Kurt Russell is the King in Elvis (1979) (Shout! Factory), John Carpenter’s 1979 TV movie, which charts the rise of Elvis Presley from Memphis rockabilly phenomenon to rock and roll superstar to his phoenix-like comeback as a Vegas showman, but keeps the focus on the man behind the iconic image. Russell’s effortless impression captures the voice and cadence and physicality of Elvis without tipping into impersonation. He delivers the unbridled energy and musical passion that the young Elvis unleashed in every performance while allowing us to see then man in the bubble offstage, trapped by the very success that has made his fame and fortune. Carpenter, meanwhile, puts the dramatic focus on the relationships and tricky social dynamic with the male friends who became Elvis support group and entourage. It’s the first collaboration between Carpenter and Russell and it remains the most perceptive of Elvis biopics.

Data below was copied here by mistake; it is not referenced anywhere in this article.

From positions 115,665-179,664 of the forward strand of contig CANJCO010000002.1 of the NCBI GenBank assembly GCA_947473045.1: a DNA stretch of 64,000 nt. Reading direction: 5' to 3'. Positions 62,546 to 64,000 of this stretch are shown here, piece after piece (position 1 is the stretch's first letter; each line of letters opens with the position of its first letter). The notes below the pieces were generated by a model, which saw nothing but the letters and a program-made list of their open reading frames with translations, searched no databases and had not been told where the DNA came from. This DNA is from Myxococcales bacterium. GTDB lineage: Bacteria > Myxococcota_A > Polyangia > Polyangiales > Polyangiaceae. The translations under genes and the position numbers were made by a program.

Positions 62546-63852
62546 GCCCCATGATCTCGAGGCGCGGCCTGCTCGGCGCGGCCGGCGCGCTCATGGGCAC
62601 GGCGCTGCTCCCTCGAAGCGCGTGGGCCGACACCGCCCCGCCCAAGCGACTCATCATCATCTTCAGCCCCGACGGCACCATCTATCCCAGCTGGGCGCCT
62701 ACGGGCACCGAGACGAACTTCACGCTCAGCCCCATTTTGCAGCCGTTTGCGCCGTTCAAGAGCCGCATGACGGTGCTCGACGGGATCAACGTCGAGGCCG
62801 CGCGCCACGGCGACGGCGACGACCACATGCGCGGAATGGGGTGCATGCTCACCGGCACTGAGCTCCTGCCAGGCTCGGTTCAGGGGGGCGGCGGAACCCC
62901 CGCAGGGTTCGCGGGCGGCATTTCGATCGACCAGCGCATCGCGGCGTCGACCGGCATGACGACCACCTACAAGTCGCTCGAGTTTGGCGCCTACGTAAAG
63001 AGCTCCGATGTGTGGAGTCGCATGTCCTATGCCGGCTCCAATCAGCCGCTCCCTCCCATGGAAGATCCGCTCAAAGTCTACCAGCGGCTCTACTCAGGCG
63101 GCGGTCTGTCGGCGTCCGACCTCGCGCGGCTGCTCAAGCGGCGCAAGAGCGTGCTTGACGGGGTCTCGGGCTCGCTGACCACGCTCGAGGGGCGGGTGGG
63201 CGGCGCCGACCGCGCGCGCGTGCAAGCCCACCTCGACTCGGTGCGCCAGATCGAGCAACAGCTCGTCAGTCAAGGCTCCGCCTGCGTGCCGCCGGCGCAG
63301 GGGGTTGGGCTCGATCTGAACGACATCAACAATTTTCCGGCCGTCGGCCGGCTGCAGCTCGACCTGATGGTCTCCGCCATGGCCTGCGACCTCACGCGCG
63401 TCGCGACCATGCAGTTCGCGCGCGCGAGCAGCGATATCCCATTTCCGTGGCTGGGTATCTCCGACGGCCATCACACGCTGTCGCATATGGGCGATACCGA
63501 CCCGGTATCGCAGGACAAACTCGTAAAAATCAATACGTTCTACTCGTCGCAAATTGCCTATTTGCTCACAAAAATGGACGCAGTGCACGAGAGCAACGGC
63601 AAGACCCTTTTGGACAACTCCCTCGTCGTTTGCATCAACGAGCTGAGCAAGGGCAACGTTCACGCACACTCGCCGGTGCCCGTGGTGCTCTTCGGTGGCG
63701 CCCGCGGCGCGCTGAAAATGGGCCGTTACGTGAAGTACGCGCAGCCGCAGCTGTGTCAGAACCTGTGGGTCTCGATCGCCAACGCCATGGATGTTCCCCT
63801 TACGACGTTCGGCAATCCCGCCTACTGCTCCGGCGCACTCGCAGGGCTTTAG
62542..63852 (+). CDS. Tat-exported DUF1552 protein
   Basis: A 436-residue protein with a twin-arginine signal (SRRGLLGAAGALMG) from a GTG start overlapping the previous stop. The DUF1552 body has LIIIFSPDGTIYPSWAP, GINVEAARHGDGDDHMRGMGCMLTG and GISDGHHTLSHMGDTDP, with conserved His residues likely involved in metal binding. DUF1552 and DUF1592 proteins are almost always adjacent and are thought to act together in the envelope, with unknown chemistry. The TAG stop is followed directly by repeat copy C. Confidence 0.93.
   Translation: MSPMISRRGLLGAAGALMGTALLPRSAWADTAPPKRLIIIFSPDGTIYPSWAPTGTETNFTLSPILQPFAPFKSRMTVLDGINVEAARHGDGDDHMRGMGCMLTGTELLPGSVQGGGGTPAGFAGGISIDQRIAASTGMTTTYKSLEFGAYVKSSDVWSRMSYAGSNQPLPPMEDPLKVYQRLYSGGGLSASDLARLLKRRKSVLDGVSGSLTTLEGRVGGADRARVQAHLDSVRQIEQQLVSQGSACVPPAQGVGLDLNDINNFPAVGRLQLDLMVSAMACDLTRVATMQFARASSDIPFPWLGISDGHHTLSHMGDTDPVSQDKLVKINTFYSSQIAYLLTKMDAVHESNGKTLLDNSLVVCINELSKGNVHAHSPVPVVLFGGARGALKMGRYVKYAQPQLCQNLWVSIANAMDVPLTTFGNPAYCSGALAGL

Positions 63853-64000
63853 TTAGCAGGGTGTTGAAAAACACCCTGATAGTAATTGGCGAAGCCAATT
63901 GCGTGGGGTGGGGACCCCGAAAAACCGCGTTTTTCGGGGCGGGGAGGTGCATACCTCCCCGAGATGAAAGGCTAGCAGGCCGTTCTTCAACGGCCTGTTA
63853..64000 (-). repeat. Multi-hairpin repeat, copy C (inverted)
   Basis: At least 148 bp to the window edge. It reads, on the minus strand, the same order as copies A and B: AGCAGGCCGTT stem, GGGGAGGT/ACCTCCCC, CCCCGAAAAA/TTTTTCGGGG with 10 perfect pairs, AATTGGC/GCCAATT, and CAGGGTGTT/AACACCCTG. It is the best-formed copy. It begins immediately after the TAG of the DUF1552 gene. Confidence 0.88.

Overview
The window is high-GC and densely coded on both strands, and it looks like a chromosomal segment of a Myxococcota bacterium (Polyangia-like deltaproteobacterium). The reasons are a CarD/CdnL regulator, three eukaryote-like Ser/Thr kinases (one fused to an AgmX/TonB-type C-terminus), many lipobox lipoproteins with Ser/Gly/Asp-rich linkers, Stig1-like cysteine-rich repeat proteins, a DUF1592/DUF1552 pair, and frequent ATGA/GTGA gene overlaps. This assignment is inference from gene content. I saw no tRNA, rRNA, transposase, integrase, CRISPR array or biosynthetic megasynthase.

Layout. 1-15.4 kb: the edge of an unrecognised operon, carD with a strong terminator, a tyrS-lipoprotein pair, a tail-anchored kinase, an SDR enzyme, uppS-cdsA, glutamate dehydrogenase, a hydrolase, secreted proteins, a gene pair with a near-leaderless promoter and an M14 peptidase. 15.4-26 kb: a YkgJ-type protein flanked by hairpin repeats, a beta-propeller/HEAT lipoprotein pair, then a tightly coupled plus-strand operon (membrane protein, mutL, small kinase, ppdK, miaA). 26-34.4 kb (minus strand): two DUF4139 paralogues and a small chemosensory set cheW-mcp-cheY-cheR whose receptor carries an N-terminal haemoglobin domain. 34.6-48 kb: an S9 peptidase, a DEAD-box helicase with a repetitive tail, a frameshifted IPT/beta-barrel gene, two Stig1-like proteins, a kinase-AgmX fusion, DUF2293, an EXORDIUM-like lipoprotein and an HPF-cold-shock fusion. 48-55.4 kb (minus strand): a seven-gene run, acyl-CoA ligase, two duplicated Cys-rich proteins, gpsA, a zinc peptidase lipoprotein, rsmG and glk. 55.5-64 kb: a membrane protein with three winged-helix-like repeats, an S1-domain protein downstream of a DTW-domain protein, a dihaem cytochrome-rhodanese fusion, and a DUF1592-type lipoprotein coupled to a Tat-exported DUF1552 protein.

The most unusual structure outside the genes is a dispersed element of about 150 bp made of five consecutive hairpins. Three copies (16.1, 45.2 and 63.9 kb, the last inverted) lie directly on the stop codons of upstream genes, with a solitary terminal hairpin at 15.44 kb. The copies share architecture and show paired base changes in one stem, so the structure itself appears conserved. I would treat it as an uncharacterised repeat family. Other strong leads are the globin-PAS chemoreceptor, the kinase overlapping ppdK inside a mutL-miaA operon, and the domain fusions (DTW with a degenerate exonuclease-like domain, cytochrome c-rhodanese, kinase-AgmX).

Elvis impersonator Ronnie McDowell provides the singing voice and Shelley Winters, Pat Hingle and Joe Mantegna co-star. Trivia note: the film is written and produced by Anthony Lawrence, who earlier wrote three of the silliest of Elvis musicals back in the sixties. This is the DVD debut of this superb made-for TV production and the first time that the complete 170-minute production that has been available in any form for decades. Includes the featurette “Bringing A Legend To Life” featuring archival interviews with Kurt Russell and John Carpenter, commentary by vocalist Ronnie McDowell and author Edie Hand (who co-authored a handful of Elvis recipe books) and rare performance clips from “American Bandstand” among the supplements.